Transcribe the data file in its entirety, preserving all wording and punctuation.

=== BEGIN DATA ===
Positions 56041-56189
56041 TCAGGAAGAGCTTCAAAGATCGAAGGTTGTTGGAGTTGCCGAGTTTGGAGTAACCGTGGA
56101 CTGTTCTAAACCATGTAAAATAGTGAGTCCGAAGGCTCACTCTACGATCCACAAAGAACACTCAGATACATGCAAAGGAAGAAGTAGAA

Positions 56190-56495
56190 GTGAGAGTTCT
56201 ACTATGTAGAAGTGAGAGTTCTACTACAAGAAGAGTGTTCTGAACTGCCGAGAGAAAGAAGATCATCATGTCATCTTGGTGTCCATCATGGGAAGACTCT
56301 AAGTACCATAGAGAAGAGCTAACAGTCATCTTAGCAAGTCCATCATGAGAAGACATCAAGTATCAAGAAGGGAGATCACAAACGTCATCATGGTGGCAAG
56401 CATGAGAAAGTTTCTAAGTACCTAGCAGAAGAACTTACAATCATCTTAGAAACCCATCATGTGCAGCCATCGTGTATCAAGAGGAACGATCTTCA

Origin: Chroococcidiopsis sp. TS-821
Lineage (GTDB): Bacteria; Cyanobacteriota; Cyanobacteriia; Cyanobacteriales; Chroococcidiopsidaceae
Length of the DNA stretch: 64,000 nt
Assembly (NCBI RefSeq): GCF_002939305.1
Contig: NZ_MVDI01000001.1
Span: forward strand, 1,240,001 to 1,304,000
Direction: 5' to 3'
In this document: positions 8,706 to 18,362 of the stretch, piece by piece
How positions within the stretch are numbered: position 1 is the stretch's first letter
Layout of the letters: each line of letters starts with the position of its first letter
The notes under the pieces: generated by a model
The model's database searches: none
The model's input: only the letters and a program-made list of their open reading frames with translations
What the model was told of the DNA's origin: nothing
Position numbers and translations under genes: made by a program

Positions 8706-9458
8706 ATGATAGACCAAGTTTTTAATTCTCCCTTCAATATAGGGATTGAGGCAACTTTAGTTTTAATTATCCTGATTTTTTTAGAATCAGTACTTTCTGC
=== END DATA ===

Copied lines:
Positions 56041-56189
56041 TCAGGAAGAGCTTCAAAGATCGAAGGTTGTTGGAGTTGCCGAGTTTGGAGTAACCGTGGA
56101 CTGTTCTAAACCATGTAAAATAGTGAGTCCGAAGGCTCACTCTACGATCCACAAAGAACACTCAGATACATGCAAAGGAAGAAGTAGAA

Positions 56190-56495
56190 GTGAGAGTTCT
56201 ACTATGTAGAAGTGAGAGTTCTACTACAAGAAGAGTGTTCTGAACTGCCGAGAGAAAGAAGATCATCATGTCATCTTGGTGTCCATCATGGGAAGACTCT
56301 AAGTACCATAGAGAAGAGCTAACAGTCATCTTAGCAAGTCCATCATGAGAAGACATCAAGTATCAAGAAGGGAGATCACAAACGTCATCATGGTGGCAAG
56401 CATGAGAAAGTTTCTAAGTACCTAGCAGAAGAACTTACAATCATCTTAGAAACCCATCATGTGCAGCCATCGTGTATCAAGAGGAACGATCTTCA

Origin: Chroococcidiopsis sp. TS-821
Lineage (GTDB): Bacteria; Cyanobacteriota; Cyanobacteriia; Cyanobacteriales; Chroococcidiopsidaceae
Length of the DNA stretch: 64,000 nt
Assembly (NCBI RefSeq): GCF_002939305.1
Contig: NZ_MVDI01000001.1
Span: forward strand, 1,240,001 to 1,304,000
Direction: 5' to 3'
In this document: positions 8,706 to 18,362 of the stretch, piece by piece
How positions within the stretch are numbered: position 1 is the stretch's first letter
Layout of the letters: each line of letters starts with the position of its first letter
The notes under the pieces: generated by a model
The model's database searches: none
The model's input: only the letters and a program-made list of their open reading frames with translations
What the model was told of the DNA's origin: nothing
Position numbers and translations under genes: made by a program

Positions 8706-9458
8706 ATGATAGACCAAGTTTTTAATTCTCCCTTCAATATAGGGATTGAGGCAACTTTAGTTTTAATTATCCTGATTTTTTTAGAATCAGTACTTTCTGC